Harvard Is Developing Self-Healing Rubber

Will Millennials kill off changing tires next?

By Diane Rommel

 
Harvard Is Developing Self-Healing Rubber
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22 August 2017

If the tech behind this latest innovation holds up, it could mean an end to the plague known as the flat tire. 

Self-healing materials are nothing new: Self-healing concrete, developed by Dutch microbiologists and engineers, actually uses bacillus bacteria to patch cracks in concrete. Cracks in concrete are exacerbated when water pours through them, making them worse. Bacillus bacteria is mixed into the concrete for a sort of living, though dormant, material called "bioconcrete" — and when it becomes wet, the bacteria spores become active, filling in the cracks. It's super cool.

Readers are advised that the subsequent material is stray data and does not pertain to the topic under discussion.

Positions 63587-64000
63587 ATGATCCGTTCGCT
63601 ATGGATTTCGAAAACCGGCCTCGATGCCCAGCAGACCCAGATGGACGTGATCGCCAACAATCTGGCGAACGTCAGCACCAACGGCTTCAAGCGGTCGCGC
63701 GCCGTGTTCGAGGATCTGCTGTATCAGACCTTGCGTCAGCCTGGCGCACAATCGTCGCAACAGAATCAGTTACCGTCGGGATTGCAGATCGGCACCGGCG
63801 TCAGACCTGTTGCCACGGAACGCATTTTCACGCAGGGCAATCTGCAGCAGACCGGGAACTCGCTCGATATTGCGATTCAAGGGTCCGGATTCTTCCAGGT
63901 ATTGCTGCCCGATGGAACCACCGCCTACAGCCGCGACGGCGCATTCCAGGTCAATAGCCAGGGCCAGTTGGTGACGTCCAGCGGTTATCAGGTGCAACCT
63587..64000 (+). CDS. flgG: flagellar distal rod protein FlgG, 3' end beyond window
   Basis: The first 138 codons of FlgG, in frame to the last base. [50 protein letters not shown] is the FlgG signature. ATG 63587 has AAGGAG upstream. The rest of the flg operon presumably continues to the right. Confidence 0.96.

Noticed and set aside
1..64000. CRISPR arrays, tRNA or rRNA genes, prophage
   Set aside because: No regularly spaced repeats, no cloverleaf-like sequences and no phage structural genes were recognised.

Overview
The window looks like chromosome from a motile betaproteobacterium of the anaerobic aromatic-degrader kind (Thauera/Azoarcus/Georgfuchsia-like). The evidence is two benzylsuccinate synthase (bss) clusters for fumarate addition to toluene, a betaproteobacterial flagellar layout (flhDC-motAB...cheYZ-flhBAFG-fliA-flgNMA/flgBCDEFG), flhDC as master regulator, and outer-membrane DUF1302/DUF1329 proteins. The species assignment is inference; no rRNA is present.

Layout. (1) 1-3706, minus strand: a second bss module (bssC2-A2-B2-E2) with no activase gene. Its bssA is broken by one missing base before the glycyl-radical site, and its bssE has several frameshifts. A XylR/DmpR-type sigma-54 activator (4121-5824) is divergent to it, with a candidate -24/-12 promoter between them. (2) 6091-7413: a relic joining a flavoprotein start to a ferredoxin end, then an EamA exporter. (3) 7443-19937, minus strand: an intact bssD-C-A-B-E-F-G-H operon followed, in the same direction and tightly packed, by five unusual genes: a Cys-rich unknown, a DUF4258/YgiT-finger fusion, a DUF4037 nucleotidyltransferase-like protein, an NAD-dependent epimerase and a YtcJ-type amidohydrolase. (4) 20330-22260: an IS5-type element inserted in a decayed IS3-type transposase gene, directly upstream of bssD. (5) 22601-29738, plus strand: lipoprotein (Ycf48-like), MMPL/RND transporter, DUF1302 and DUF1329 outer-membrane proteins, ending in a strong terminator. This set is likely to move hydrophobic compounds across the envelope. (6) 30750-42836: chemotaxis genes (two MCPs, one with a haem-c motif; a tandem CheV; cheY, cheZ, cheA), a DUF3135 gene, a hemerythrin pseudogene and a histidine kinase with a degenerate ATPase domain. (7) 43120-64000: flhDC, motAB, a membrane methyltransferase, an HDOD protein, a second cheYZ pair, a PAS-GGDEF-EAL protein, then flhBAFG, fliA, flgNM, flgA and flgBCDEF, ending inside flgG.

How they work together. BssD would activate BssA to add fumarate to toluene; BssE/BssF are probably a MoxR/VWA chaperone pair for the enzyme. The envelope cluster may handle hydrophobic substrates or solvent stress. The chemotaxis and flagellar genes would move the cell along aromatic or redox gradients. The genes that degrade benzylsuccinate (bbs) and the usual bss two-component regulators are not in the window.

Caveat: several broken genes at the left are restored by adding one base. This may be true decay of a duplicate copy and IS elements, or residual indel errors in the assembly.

Now, roughly the same sort of ambition promises to help rubber products resist crazing, or cracking — or deflate following garden-variety punctures. The science behind it might be difficult for a layperson to understand — it involves self-healing hydrogels and molecular ropes — but the upshot is that this new rubber should be able to repair itself in remarkable ways. Instead of being immediately sidelined with a flat or punctured tire, "the new material snaps back into place as stress is released and allows imperfections to heal." 

It's not ready for the marketplace yet — but when it is, expect some big changes at your local tire shop. 

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